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Old 04-03-2004, 12:30 PM   #1
Mr. Phukkitt
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Advice for migration from RH9


Hi all,
I'm a complete linux noob, very much at the low end of the learning curve, and I'm seeking some advice. I've set up Red Hat 9 on a system that I'm running as a server. I'm considering switching to another distribution, since support for RH9 is ending very soon. My big concerns are these:

1)I have two 250GB drives in a software RAID-0 array in my RH server.
2)These drives are running on a Highpoint Rocket 133 IDE controller.

It would kinda suck if I lost all my data on this array. Do all linux distros use the same RAID implementations, so that another distro would easily recognize and work with this existing array?

Also, it was a breeze getting this setup to run on RH9, as it already had native support for the IDE controller. How much of a pain (for a noob) is it going to be to get this thing to work on another distro?

Furthermore, I guess the all-encompassing question....what is a noob-friendly distro that I should be looking toward? I'm tending to think I might go toward Fedora, since it's allegedly related to RH9, and so therefore wouldn't be too hard to set up.

any advice regarding this predicament would be appreciated!
 
Old 04-03-2004, 01:25 PM   #2
RobertP
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If you found installation easy with RH, Mandrake should be a snap. There is not likely any rush to switch as "support" from RH is hardly necessary after an installation of Linux. It just keeps on running. If you are concerned about upgrading individual packages to keep up with bug fixes, you can use RPMfind.net or the organizations releasing the bug fixes to keep up to date.

If you upgrade, or switch distros, you need a major backup of your data. The installation is its own backup. Just document any patching or upgrading of packages that you do. Your data should be in /home or /var or someplace you know about. CDs, DVDs and harddrives are the best means of backup. For safety, it helps if the backup is on another machine so a single disaster does not kill your data. Installations of any seriousness should have a backup server on which you can mirror your data. A failure of one server then means a quick switch to the other will keep you going. If your server is expensive the backup could be a lesser machine to keep costs down while maintaining data and some level of service. If your data is important, you should be using RAID1 which has some redundancy. In RAID0, a single disc failure could cost you a lot of trouble.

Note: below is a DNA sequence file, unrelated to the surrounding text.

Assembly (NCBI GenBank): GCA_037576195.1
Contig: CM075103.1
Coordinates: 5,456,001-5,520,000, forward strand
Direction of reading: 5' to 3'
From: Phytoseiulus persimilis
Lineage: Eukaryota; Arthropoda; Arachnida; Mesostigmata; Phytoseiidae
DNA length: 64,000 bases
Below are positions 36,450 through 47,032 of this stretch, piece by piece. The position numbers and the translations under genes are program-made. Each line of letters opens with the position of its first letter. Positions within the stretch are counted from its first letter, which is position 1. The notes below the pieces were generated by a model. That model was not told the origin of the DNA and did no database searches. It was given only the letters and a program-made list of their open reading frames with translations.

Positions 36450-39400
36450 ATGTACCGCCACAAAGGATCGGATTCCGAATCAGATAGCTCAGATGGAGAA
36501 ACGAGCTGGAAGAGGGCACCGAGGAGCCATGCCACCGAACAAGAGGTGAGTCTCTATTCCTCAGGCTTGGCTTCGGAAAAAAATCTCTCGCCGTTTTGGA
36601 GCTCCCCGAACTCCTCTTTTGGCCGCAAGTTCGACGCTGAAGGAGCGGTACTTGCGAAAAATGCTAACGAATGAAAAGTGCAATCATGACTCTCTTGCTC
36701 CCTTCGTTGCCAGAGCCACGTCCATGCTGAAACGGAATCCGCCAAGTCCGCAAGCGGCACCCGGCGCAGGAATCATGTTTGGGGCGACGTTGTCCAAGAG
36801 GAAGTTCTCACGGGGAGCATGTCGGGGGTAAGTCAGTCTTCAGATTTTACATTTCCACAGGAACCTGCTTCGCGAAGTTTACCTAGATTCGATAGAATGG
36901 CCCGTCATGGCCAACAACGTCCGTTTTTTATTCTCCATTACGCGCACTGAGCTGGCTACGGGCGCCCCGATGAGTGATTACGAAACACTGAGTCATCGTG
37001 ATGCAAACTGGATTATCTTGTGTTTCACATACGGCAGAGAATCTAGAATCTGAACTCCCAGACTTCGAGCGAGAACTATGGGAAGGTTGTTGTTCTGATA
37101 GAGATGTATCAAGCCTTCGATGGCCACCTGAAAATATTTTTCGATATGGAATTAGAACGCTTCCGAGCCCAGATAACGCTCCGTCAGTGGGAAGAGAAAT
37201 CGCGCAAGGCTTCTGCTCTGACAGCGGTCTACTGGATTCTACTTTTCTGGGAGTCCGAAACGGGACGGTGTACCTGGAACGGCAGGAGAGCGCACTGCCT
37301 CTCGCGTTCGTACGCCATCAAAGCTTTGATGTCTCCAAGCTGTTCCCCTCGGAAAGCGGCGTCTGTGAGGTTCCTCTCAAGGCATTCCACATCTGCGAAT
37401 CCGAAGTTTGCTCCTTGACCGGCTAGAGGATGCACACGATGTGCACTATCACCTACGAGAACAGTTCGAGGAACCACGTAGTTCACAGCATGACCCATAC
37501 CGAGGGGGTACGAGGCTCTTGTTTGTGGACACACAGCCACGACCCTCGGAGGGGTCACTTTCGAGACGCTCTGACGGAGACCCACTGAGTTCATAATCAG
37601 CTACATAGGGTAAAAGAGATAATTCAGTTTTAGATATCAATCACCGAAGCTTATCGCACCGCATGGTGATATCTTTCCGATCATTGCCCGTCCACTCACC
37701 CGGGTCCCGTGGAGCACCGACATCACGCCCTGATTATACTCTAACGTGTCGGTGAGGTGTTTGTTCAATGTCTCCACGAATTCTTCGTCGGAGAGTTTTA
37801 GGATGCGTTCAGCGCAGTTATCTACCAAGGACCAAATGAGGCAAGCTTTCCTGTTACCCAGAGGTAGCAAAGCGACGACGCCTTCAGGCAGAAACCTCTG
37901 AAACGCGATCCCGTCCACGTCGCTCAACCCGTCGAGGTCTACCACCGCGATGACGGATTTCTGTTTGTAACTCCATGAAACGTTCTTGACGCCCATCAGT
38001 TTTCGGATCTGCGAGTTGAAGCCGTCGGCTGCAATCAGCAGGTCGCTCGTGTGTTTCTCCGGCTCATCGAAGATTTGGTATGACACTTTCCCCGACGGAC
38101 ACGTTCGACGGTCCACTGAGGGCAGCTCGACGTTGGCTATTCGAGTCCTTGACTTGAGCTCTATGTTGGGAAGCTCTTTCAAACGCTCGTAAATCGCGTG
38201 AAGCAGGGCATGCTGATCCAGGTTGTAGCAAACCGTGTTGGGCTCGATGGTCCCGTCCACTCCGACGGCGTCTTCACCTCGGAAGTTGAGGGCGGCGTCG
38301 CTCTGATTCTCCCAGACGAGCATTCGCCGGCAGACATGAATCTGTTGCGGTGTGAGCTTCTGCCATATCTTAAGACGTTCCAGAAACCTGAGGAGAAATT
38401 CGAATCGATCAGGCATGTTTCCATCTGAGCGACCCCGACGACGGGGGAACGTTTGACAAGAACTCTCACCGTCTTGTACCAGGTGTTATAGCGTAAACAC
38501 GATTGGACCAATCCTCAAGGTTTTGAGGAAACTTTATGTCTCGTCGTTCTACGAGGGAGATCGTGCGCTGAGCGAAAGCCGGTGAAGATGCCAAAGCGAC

Old 04-03-2004, 01:31 PM   #3
jailbait
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"Do all linux distros use the same RAID implementations, so that another distro would easily recognize and work with this existing array?"

Yes.

"These drives are running on a Highpoint Rocket 133 IDE controller."

HighPoint probably has the best Linux support of any controller manufacturer.


"Furthermore, I guess the all-encompassing question....what is a noob-friendly distro that I should be looking toward? I'm tending to think I might go toward Fedora, since it's allegedly related to RH9, and so therefore wouldn't be too hard to set up. "

If you use Fedora then use Fedora Core 1. Fedora Core 2 is not stable enough yet to use in a production environment.

If you want vendor support then I recommend that you buy SuSE. If you want a free distribution then I recommend Fedora.

Whatever you install, install it in parallel to your Red Hat system and dual boot until your new system is stable.

----------------
Steve Stites
 
  


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